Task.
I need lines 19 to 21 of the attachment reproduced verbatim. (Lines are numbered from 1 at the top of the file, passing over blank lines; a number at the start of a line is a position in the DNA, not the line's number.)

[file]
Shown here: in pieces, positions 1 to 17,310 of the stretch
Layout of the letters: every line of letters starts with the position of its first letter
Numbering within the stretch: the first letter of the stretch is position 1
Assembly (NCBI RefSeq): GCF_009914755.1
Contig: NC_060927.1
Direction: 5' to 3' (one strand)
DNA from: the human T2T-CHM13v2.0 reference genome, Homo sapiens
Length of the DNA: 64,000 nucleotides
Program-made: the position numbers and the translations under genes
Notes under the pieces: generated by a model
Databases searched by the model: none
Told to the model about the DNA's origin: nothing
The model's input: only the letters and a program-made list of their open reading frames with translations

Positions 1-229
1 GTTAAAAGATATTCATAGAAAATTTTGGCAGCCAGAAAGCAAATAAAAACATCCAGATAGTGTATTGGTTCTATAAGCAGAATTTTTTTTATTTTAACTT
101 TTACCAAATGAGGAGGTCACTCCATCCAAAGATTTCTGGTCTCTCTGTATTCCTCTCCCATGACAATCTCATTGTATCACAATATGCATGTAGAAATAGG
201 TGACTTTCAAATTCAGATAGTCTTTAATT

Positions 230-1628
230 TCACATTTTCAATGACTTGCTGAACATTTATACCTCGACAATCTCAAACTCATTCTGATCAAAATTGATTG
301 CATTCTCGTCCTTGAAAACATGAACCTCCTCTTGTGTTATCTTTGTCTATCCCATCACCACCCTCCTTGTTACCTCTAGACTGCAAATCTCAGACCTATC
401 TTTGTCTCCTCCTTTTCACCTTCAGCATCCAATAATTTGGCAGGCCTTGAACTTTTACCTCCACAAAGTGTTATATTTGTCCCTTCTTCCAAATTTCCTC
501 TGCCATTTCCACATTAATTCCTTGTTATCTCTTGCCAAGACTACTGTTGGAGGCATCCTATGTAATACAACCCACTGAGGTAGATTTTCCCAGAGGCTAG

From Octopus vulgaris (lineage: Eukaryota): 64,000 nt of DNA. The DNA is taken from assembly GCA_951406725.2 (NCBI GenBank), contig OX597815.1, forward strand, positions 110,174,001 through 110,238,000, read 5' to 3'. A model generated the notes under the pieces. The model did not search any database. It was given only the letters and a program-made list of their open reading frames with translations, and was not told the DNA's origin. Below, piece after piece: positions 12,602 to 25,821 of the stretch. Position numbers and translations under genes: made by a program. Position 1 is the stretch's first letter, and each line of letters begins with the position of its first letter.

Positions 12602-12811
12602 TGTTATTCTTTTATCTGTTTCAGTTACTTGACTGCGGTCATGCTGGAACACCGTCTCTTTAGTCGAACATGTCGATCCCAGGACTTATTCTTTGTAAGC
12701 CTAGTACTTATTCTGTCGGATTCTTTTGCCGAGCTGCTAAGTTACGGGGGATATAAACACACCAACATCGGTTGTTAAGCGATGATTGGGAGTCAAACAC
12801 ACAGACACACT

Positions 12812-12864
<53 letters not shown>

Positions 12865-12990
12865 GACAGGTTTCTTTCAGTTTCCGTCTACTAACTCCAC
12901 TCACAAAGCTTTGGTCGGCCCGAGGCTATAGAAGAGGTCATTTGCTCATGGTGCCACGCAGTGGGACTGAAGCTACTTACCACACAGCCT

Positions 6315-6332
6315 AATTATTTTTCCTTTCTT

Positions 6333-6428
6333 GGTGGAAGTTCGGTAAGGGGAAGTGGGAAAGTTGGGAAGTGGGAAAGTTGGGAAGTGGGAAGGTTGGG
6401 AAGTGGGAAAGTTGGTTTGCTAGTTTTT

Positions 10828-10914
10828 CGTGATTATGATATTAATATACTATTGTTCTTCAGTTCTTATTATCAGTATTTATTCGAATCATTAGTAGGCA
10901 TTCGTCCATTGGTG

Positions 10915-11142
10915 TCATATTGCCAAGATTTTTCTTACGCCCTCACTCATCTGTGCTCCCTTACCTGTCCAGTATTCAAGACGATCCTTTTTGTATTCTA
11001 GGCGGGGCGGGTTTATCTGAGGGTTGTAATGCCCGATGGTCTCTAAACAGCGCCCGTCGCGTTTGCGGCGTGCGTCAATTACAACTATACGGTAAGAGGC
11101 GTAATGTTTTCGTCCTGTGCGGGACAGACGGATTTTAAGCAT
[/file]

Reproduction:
230 TCACATTTTCAATGACTTGCTGAACATTTATACCTCGACAATCTCAAACTCATTCTGATCAAAATTGATTG
301 CATTCTCGTCCTTGAAAACATGAACCTCCTCTTGTGTTATCTTTGTCTATCCCATCACCACCCTCCTTGTTACCTCTAGACTGCAAATCTCAGACCTATC
401 TTTGTCTCCTCCTTTTCACCTTCAGCATCCAATAATTTGGCAGGCCTTGAACTTTTACCTCCACAAAGTGTTATATTTGTCCCTTCTTCCAAATTTCCTC